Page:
The world of professional jiu-jitsu has grown exponentially in recent years, giving athletes various opportunities to compete in large scale events offering levels of production value only dreamed about previously. These advancements provide the potential for top-level competitors to make a livable wage by competing and marketing off the notoriety they offer. But the struggle for a BJJ combat format that is both exciting to watch and representative of whose jiu-jitsu is better has always hindered this advancement.
In the early days of professional jiu-jitsu, participants claimed dominance in a style and then proclaimed any other variation inferior, causing divisions in our ranks as practitioners and fans. Which form of the art showcased the best grappler?
The answer to that question lies in the barometer we have always used to gauge the consensus best grapplers on the planet, the ADCC.
This past weekend, JitzKing showed us why the answer to which format is the best was right in our faces the entire time.
Saturday’s event was the third installment of the promotion and offered arguably the most staked bracket of young talent in recent years. Names like John Combs, Roberto Jimenez, William Tackett, Pedro Marinho, Johnny Tama, Alan Sanchez, Jason Rau, and Oliver Taza showed why the 185ib division could be the deepest in the sport.
The action didn’t fail to live up to the expectations, either, as every match showcased a high-tempo display combining the best of points grappling and submission attempts due to the unique structure of the rules. Matches were six minutes, offering no points for the first three minutes, then ADCC points scoring for the final three minutes of action. Under these rules, a failed submission attempt does not result in points scored. This addition allows competitors more freedom to hunt submissions without the fear of losing a match if the attempt fails and a loss of position results.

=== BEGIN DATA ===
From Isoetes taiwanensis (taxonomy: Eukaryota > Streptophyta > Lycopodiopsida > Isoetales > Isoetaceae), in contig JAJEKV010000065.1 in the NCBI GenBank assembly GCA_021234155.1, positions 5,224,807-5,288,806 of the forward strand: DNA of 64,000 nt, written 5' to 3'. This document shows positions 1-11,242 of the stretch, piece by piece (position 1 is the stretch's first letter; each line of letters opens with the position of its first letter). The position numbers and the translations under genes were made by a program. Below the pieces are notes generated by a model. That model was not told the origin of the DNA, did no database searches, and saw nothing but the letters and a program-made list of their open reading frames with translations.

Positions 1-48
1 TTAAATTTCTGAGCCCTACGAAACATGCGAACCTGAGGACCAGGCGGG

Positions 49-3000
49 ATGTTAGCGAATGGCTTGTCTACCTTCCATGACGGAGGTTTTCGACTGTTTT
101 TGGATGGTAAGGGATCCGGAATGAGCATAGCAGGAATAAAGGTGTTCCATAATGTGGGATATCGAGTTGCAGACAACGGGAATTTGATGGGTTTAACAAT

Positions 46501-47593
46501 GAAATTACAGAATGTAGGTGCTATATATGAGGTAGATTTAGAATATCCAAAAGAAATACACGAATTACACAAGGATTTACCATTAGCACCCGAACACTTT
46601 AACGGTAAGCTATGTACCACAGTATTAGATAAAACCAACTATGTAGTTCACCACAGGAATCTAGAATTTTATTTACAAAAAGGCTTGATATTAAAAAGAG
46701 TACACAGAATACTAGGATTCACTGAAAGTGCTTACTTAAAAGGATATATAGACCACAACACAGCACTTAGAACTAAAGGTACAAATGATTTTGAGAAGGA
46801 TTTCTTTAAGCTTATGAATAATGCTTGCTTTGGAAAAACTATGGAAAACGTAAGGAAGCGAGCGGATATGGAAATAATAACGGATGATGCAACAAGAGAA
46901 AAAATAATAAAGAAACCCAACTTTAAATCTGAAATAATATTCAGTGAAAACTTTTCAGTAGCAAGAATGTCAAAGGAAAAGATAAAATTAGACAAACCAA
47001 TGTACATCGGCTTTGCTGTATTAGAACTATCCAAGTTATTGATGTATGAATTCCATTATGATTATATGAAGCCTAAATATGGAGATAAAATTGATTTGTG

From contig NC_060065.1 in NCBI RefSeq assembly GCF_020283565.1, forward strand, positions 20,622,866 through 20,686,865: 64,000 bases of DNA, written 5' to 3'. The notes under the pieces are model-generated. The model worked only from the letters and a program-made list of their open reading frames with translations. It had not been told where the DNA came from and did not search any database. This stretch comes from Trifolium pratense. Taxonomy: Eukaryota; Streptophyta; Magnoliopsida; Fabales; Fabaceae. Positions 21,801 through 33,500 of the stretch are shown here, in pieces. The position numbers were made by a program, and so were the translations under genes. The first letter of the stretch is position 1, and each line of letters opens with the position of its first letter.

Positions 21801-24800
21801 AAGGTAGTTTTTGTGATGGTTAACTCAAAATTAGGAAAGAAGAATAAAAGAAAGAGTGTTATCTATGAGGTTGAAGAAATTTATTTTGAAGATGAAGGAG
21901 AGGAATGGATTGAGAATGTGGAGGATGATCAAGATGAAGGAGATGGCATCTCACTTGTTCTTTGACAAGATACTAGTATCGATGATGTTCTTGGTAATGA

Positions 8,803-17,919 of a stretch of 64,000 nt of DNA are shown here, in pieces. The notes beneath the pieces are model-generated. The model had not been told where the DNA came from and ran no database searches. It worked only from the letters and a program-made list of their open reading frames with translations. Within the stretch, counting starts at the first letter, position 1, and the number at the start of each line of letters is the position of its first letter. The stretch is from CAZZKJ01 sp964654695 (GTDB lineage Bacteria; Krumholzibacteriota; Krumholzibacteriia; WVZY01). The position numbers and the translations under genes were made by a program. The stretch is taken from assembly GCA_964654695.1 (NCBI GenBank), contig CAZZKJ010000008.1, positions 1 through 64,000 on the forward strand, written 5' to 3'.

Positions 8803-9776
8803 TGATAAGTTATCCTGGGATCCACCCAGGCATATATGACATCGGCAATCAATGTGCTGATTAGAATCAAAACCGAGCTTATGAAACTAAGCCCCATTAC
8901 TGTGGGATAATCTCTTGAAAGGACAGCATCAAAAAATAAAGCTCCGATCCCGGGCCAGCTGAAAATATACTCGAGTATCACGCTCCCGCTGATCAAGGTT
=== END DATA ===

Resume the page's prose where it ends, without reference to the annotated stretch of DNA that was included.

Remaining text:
Points are also at a premium under ADCC rules and no advantages are tallied, so it is notoriously difficult to score under this format. Points are only awarded when a grappler firmly maintains a scoring position for a hard three count, causing entertaining scrambles while competitors fight through exchanges. These resulting high-intensity transitions are also where submissions generally materialize at the highest levels.
A few of the more memorable matches showcased eventual winner and Gracie Barra standout Pedro Marinho. In a technical chess game against leg lock specialist and “DDD” member Jason Rau, Marinho’s pressure passing proved to be more than Jason could handle. Fellow participant John Combs feverishly watched the contest mat side and labeled the melee “The Dragon vs. The Gorilla”. But it was Marinho’s heel hook submission finish of Roberto Jimenez that best showcased the versatility of this young grappler’s game. Maybe the most impressive scramble of the tournament.